Samuel Holliday, the Head of Primary at South View School, Dubai, speaks about the challenges faced by the education sector during the pandemic and how educational institutes are overcoming those challenges
How has the pandemic affected the education sector in the region?
This is a difficult question to answer as there are so many factors to consider. The early stages of the pandemic significantly affected the economy world-wide, and schools had to navigate the impact of this on their surrounding community as well as adjust the delivery of their curriculums in unprecedented circumstances. First and foremost, schools should be congratulated for their innovation, resilience, and community support over the last 12 months.
To answer in the present, reflecting on the last 12 months, schools have created embedded, systematic, high-quality learning systems that did not exist 12 months ago. The innovation that has organically grown from this challenge has largely improved schools in terms of multiple, purposeful, and impactful platforms to deliver education to all students, on site or at home. When the pandemic eases, many schools will continue to employ aspects of current practices as they have been so successful.
What sort of opportunities do you see in the regional education sector?
There will never be another day of learning lost to rain days. Schools now have the capacity to switch to distance learning for all students in the event of last-minute school closures.
The real celebration is that collaboration between schools has been stronger than ever and have really highlighted the purpose of the profession – We are all in it for the kids. Networks between schools have been sharing ideas, best practices, case studies and solution-based scenario conversations to help professional colleagues continue to deliver the best learning opportunities they can to any child in any school.
Is there a digital disconnect despite tech tools being available for distance education?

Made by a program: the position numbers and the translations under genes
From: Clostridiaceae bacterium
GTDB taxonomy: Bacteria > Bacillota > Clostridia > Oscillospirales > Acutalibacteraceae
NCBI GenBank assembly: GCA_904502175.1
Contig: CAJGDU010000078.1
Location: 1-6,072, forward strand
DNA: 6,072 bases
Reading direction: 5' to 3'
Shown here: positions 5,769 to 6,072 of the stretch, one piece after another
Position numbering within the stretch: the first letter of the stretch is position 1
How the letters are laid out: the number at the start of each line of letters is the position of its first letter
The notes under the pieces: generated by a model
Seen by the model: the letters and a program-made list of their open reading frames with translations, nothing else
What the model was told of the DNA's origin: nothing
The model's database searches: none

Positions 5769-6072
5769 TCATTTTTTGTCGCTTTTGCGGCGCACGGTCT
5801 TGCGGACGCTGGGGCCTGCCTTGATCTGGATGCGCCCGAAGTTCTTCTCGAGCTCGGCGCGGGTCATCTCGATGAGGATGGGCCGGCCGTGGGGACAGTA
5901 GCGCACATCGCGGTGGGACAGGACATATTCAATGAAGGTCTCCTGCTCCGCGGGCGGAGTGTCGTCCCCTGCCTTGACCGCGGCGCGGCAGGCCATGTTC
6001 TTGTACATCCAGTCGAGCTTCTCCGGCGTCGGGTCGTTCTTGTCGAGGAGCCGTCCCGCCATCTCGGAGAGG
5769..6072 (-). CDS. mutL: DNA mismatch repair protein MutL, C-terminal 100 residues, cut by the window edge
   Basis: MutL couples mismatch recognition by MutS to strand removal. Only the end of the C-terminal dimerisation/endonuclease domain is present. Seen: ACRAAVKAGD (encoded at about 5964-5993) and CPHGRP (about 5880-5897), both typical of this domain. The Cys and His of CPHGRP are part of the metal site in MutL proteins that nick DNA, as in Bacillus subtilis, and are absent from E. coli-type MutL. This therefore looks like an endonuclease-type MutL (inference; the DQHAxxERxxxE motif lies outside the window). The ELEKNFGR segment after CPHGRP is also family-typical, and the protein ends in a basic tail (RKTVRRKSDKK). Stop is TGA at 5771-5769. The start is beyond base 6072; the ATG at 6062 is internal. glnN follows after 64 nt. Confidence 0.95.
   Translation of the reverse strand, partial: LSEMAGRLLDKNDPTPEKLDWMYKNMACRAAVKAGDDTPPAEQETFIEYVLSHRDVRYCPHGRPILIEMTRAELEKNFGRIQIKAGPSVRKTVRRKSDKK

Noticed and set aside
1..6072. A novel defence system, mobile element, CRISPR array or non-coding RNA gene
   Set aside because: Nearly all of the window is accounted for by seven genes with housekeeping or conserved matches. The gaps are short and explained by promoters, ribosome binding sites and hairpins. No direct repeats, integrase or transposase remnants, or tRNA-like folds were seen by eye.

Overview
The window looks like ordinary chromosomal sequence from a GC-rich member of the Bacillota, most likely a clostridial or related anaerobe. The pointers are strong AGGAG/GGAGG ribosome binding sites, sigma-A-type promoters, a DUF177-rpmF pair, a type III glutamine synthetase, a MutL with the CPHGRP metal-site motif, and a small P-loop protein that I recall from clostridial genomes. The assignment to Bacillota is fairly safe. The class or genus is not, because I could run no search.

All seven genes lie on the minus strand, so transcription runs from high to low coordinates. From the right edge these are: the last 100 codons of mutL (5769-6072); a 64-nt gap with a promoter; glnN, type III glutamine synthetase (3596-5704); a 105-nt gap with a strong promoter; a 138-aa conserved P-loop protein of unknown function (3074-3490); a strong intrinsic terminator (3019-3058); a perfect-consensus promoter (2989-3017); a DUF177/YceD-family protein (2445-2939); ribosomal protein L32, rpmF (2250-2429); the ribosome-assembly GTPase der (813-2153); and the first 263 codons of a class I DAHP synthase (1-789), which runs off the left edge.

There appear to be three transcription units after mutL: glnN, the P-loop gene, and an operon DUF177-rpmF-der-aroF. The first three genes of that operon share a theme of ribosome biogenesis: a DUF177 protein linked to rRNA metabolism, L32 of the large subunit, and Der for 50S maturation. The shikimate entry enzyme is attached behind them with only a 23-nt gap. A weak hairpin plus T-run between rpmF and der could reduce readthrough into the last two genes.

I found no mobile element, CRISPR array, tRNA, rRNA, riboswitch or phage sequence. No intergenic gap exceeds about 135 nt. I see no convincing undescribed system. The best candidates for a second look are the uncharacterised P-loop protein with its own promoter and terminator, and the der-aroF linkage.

We all know how quickly technology updates and changes. The initial issues faced by schools were families having sufficient devices to access distance learning, families having enough devices where there are siblings, and the strain on the community broadband. Now, these issues are few and far between, and any disconnect issues may be from a school updating and enhancing digital provision at a pace that community devices cannot keep up with.
How can this digital disconnect be bridged?
Talk with the community openly, honestly, and regularly. Many families will have networks in other industries facing similar issues so will be incredibly understanding and helpful.
STEM has risen as the go to stream of education during the pandemic. What importance does STEM have in developing the skillsets of a student?
Students interacting with each other has been limited because of social distancing measures. STEM has always been a focus for schools in recent years and it has become a subject that schools can lean on to help address gaps in student collaboration and interaction through projects and problem-solving tasks.
Do you use solutions today to make STEM learning a seamless experience?
The traditional ‘hands-on’ experience of STEM learning has moved towards digital examples with green screens, virtual reality, and pre-recorded videos. The intentions and outcomes remain the same and this has led to a smooth transition for STEM lessons.
What about the security aspects of online learning. How can that be addressed?
Online video conferencing apps have added and developed many features and settings to ensure online safety is paramount. Sessions are password protected, only accessible by those with a recognised school email address and details are shared through school communication channels 15 minutes before a live session to avoid opportunity for sharing outside of the school audience.